8. In spite of enormous R'n'B chart success over a long period, Tyrone Davis was curiously overlooked, even by Blues and Soul (featured in #36 (1970) and then not to #298 (1980)), even though John E Abbey was a fan and later signed him to his Ichiban label. His Dakar material has been released over and over again, including all of his known Dakar material on the Ladies Choice triple CD, but even this did not include any previously unreleased material. Was nothing left "in the can" at Dakar? There are few really obscure Tyrone tracks. Perhaps the least well known are "How Can You Call
  9. There were a couple of Taj Mahal UK released singles on Direction - 3547 Everybody's Got To Change Sometime/Statesboro Blues and 4044 (and again on 4586) Ee Zee Rider/You Don't Miss Your Water. And the aforementioned Dust My Broom, which was included in a compilation album, Soul Direction (PR 28), which was a real hotchpotch of musical styles. Kevin in Chester
  10. Having unearthed an almost forgotten version by the Ballads, it got me wondering who has provided us with the second best performance of Baby I’m For Real. My favourite Motown song, the Originals version is unsurpassable. The simplicity of the group’s delivery and the accompaniment make it all seem so effortlessly soulful and still sends chills down my spine almost fifty years after first hearing it. As well as the Ballads, I have just listened to Esther Phillips, Bohannon (featuring Carolyn Crawford), Sherrick, After7, 21st Creation, Pat Lewis (featuring Duane Parham), Will Do
  11. Although this thread may be drawing to its natural end, here are some views from the beginning of 1991, when Steve Hobbs discussed the 2-step scene on his Soul Bowl show on Jazz FM (London), with Bill Shannon, fellow DJ, record shop owner and sometime producer. The conclusion was – as mentioned in this thread – that it began as an offshoot of the reggae scene in the mid-1980s, with a small number of Sound Systems (Manhattan, Latest Edition (Addition?), Just Good Friends and Mystery) playing soul records with a similar tempo and with a funky, bass-y beat, mainly at house-parties in Shepher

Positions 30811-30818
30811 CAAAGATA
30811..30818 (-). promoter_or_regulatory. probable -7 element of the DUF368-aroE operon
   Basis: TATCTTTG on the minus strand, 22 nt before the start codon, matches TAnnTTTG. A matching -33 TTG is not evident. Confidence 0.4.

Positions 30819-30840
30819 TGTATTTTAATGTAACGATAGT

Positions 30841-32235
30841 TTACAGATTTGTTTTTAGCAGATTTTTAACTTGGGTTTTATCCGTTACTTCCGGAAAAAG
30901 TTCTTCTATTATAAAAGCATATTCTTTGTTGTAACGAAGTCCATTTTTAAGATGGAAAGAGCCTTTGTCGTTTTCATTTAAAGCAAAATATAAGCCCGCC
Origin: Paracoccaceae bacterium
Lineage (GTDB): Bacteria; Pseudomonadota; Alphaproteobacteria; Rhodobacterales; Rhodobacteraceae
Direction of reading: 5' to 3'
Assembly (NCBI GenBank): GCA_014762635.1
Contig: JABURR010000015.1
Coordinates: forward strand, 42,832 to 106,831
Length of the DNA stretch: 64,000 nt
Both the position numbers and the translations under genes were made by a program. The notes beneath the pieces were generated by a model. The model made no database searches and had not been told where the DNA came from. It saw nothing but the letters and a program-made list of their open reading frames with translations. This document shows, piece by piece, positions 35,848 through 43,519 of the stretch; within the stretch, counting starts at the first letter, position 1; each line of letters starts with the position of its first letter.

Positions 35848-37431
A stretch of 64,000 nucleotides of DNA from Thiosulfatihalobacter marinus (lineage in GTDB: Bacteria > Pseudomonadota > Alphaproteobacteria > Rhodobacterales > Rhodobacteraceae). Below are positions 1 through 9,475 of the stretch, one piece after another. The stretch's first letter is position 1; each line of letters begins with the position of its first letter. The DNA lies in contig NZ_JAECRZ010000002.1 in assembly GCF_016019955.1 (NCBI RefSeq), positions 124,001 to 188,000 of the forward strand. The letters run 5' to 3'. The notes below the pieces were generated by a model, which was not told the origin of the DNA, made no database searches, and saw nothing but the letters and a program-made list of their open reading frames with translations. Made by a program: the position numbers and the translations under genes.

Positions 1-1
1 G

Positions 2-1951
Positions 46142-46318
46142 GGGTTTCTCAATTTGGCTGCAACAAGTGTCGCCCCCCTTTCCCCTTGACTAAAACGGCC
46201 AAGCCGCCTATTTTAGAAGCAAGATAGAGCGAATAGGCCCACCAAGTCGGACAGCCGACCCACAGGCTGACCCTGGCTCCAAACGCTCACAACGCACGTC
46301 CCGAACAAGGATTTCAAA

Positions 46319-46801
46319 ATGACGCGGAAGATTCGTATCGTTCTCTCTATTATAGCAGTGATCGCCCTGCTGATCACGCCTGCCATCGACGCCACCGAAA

12. The Cassius Clay track was Ben E King's "Stand By Me", backed with "I Am The Greatest" (Columbia 4 - 43007). Legend had it that it was the only song he knew when he got to the recording studio. Dave Godin once said it was his favourite version of the song. Not a view that I share.
  13. Here are some articles from Blues and Soul on Bob and Earl and Fred Smith (who definitely isn't Barry White). The Bobby Byrd mentioned is not James Brown's long-time associate (and father of singer Carleen Anderson). The article on Fred Smith was written by Sharon Wood, wife of Randy Wood, who then had a connection with Blues and Soul/Contempo. Some topical references to Bill Cosby too. Jackie Lee later resurfaced in yet another guise as Jay Dee on the Barry White produced "Come On In Love" album, which included "Strange Funky Games and Things" (vocal and instrumental), which was relea
  14. I think Steve must be referring to Freddie Mack "Mr Superbad" who was promoting a K-Tel album, Superbad. He had quite an interesting story (see link) before passing away in Scotland. https://en.m.wikipedia.org/wiki/Freddie_Mack